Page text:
“…methamphetamine in North America has been the object of sensational “scare” campaigns in the media, fed by nearly everyone – from scientists to healthcare professionals to law enforcement personnel to politicians. Jenkins (1994) describes an early such flood of media reports on “ice” or smokable methamphetamine, which resulted in Congressional hearings and a national panic, though consumption of ice was largely confined to Hawaii. Media reports suggested that the whole of the US would be deluged by “epidemic” levels of use of ice in a short time, ushering in an “ice age” (Jenkins 1994). Jenkins concluded that the demonization of crack versus powder cocaine paved the way for the demonization of ice versus other amphetamines, and that the ice scare served a particular political purpose for certain politicians in Hawaii and beyond who needed to portray themselves as “tough on drugs.” …Both liberal and conservative politicians added their voice to the cacophony that blamed crack for everything from premature death to child abandonment and neglect to high crime and unemployment rates. A decade later the methamphetamine hysteria in the US generated interest among public officials; some were even making outright connections with crack cocaine in their demonizing of the drug.images (5)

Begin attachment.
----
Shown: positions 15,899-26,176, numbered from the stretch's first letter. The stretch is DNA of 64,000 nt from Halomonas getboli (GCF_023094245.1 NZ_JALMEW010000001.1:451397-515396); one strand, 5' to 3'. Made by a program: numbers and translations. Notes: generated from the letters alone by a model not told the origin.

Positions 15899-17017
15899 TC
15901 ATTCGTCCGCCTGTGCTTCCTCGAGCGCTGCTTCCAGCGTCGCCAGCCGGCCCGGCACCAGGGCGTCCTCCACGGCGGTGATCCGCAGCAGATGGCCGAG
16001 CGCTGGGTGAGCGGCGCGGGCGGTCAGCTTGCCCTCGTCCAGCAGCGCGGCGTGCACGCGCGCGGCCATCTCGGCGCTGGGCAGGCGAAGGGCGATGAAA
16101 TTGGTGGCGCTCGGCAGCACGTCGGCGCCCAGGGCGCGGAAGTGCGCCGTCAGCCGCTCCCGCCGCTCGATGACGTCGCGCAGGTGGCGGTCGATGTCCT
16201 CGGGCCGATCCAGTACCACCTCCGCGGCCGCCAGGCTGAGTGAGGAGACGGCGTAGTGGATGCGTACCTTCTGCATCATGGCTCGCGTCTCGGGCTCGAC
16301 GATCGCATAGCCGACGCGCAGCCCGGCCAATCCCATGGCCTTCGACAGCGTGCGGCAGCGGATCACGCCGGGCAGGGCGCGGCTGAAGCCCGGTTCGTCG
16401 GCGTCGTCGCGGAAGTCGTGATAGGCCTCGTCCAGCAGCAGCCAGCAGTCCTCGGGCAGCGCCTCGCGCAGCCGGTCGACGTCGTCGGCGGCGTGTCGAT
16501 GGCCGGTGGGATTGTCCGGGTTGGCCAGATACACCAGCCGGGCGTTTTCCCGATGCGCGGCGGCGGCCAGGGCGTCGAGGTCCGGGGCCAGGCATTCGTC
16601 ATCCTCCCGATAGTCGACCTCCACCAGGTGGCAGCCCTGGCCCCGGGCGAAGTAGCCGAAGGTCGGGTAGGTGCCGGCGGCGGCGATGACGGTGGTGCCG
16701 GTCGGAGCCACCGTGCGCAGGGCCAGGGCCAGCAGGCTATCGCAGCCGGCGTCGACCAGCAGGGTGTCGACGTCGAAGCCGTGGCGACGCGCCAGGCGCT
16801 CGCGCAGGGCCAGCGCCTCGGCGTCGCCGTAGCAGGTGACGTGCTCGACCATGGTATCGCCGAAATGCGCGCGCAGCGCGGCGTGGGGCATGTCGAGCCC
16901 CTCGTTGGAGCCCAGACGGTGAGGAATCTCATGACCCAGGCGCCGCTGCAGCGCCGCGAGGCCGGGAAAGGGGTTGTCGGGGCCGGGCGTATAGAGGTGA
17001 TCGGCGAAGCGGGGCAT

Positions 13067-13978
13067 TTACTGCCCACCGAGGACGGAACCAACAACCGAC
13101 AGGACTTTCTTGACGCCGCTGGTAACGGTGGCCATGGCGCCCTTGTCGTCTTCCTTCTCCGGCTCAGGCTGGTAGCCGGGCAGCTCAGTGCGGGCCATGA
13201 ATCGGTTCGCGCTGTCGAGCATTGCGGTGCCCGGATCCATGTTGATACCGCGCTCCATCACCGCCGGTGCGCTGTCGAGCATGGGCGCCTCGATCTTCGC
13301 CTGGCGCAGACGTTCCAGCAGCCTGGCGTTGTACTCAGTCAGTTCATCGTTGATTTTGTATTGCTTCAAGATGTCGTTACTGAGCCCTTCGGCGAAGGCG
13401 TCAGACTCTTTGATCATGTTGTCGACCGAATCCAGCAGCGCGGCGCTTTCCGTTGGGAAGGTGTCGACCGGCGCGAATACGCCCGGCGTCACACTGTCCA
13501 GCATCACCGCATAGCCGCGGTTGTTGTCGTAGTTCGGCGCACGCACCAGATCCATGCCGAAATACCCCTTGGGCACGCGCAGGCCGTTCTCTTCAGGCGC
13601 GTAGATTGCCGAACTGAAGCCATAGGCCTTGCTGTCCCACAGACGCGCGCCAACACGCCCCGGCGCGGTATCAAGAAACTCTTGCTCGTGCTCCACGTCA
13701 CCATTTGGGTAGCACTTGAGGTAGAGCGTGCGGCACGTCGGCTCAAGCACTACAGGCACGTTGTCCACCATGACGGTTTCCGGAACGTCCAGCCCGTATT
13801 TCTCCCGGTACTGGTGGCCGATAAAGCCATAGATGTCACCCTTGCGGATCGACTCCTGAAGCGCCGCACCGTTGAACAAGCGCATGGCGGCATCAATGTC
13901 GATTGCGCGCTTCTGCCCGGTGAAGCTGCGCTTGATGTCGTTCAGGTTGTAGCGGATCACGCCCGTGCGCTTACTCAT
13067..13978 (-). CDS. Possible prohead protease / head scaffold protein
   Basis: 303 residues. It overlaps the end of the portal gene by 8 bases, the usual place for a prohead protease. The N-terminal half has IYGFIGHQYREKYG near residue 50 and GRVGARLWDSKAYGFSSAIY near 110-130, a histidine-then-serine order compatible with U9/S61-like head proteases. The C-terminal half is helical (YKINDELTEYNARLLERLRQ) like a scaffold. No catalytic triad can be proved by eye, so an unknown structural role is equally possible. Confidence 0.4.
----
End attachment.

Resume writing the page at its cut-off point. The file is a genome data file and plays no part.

‘It’s a white trash drug — methamphetamines largely are consumed by the lower socio-economic element of white people and I think we need to shame it. Just like crack cocaine was a black trash drug and is a black trash drug.’                                                 -Oklahoma Governor Frank Keating during Senate Communications Division in 1999 …Most media portrayals of methamphetamine use emphasized unrealistic effects and exaggerated the harms associated with the drug. [i.e. NPR’s January 2010 story: “This is your face on meth, kids” – where a CA sheriff trying to stop young people from experimenting with meth, developed a computer program that digitally altered teenagers’ faces to show them what they would look like after using the drug for 6-36 months. As the teens watched their pictures change from those of healthy, vibrant individuals to faces marred by open scabs, droopy skin, and hair loss, they were told things such as that these physical changes were directly caused by the drug, or that 90% of those who tried meth once would immediately become ‘addicted.’ Interestingly enough, there is no empirical evidence to support the claim that methamphetamine causes physical deformities. Of course, there have been the pictures of unattractive methamphetamine users – such as the infamous “meth mouth” images of extreme tooth decay, but, consider this: methamphetamine and Adderall are essentially the same drug…Both drugs restrict salivary flow leading to xerostomia (dry mouth), a proposed cause of “meth mouth.” Adderall and generic versions are used daily and frequently prescribed – each year they are among the top 100 most prescribed drugs in the US– yet there are no published reports of unattractiveness or dental problems associated with their use. The physical changes that occurred before and after their methamphetamine use are more likely related to poor sleep habits, poor dental hygiene, poor nutrition and dietary practices, and media sensationalism.